River, Onshore, Nearshore, Offshore, Reef, Flats Backcountry, Wreck
15 - 60 pounds
15" - 49"
The Crevalle Jack (Caranx Hippos) is a large fish that is part of the Jack family. The colorations can vary from brassy green to blue on the back, golden scales on the sides, and a white belly and bright yellow/gold on the tail and fins. It is an extremely popular game fish for anglers as well as important for the commercial fishing industry.
The Jack Crevalle inhabits both inshore and offshore water.
In the shallow water, they prefer seagrass beds, flats, sand-bottomed bays, or shallow-water reef. The larger adults prefer deeper water compared to the juveniles. They can also inhabit brackish waters and freshwater tributaries, although these are rare occurrences. While they do not often leave the continental shelf, they will inhabit waters as deep as 1100 feet. They also inhabit man-made structures like oil rigs as well as floating vegetation mats. They use these structures to hunt prey.
Crevalle Jack are found in the warmer waters of the Atlantic Ocean. Florida (especially the Keys), Gulf of Mexico, and Texas are hotbeds for these fish.
The broader range includes the eastern coastal waters of the U.S. and the eastern South American coast as far south as Argentina, not to forget the Caribbean Sea and the eastern coast of Central America.
The Crevalle Jack can reach up to 4 feet and 60 pounds, but the average size range for this Jack species is 12-24 inches in length and 3-5 pounds in weight with females being larger than males.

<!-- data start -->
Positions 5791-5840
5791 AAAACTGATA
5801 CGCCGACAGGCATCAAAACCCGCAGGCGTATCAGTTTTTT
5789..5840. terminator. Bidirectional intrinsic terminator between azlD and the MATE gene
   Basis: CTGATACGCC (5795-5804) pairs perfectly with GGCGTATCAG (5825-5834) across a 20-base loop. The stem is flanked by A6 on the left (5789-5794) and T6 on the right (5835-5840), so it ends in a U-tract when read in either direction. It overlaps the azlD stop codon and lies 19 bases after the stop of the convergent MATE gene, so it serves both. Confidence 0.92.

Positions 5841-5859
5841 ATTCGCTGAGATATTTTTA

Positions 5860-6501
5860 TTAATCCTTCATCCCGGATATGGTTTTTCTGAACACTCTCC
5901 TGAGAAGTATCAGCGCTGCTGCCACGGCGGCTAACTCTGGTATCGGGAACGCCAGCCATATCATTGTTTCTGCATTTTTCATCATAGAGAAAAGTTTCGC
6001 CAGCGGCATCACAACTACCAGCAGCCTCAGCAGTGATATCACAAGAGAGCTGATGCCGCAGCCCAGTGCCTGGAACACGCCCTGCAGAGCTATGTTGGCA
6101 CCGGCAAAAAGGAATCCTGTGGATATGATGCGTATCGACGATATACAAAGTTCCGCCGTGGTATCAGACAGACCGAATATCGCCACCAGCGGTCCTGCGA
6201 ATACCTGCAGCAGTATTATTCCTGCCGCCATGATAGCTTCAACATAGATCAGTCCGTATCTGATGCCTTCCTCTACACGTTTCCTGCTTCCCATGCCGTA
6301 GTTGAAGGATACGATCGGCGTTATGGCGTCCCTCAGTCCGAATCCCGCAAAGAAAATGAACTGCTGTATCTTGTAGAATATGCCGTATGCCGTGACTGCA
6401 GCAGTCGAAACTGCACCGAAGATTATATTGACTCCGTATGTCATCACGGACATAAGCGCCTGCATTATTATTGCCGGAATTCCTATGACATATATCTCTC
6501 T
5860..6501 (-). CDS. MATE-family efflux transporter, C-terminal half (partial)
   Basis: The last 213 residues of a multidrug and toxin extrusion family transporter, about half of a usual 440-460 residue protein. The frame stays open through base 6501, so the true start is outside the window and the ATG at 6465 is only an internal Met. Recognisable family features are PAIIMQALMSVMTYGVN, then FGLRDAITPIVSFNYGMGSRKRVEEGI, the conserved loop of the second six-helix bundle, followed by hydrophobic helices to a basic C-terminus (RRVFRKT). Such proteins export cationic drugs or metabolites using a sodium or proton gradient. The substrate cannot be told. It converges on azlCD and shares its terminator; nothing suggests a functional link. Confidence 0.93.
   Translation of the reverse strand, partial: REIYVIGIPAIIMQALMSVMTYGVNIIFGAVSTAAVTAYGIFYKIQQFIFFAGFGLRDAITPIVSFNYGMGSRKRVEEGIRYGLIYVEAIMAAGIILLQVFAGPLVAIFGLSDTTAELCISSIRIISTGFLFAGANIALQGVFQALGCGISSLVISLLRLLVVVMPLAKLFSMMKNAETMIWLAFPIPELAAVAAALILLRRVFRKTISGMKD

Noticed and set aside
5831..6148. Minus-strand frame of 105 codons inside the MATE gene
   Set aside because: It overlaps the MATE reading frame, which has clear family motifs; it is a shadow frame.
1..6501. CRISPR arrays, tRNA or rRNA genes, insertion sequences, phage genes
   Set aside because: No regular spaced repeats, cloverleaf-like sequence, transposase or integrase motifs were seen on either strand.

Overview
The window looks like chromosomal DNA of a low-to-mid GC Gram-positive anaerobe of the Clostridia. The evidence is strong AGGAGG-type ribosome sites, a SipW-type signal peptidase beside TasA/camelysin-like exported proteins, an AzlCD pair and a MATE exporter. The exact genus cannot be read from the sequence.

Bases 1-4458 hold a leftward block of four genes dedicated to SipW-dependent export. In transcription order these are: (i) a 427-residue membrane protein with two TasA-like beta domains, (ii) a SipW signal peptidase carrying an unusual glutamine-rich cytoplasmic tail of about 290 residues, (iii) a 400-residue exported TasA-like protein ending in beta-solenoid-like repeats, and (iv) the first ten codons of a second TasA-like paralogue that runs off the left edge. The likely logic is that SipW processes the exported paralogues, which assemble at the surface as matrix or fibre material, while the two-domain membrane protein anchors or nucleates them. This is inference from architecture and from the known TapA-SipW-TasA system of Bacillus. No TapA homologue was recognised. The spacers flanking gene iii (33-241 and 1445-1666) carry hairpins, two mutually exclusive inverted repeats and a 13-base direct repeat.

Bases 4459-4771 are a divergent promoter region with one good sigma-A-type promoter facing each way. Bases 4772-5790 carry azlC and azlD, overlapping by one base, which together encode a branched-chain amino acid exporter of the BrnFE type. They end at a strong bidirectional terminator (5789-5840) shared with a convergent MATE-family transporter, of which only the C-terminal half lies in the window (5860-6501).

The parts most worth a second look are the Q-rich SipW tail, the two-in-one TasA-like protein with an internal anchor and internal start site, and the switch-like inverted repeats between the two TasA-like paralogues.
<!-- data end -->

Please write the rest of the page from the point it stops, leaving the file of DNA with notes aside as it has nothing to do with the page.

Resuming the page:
The current world record was caught off the coast of Angola in Africa and weighed in at 66 pounds.
The Crevalle Jack is a powerful fish and should be handled with care. They reach maturity at 5 to 6 years of age and can live up to 17 years or more.
Anglers chasing Jack Crevalle sometimes report the smell of something similar to watermelon when approaching schools when they are feeding.
The dorsal fin is split into two, the first consisting of eight spines and the second consisting of one spine following 19 to 21 soft rays.
While most fish species are cautious around divers, schools of the friendly Crevalle Jack will actually approach and swirl around divers, possibly due to the bubbles given off by divers, or simply out of curiosity.
One of the biggest indicators to the angler when looking for these fish is to watch for schools of birds. The Crevalle Jack schools push baitfish to the surface and the birds attack from above. Unlike other schooling fish that jump you will rarely see this fish jump while on the surface.
Some great lure choices consist of silver spoons, hard and soft plastic baits that imitate their prey of mullet, sardines, and herring. Crankbaits and swimbaits are great options as well as live bait (mullet, herring, or sardines) . For fly fishermen, streamer flies and topwater popper flies are popular. Use flies larger than an inch to really help them stand out, along with baitfish patterns.
They are the bullies of the ocean and enjoy the chase. The fast and continuous movement of the bait will attract them. Cast the bait over and away from the school, and then retrieve it rapidly. If you are fishing in deeper water, quick and aggressive jigs will be effective. If they are closer to the surface, sight casting with topwater plugs is the way to go.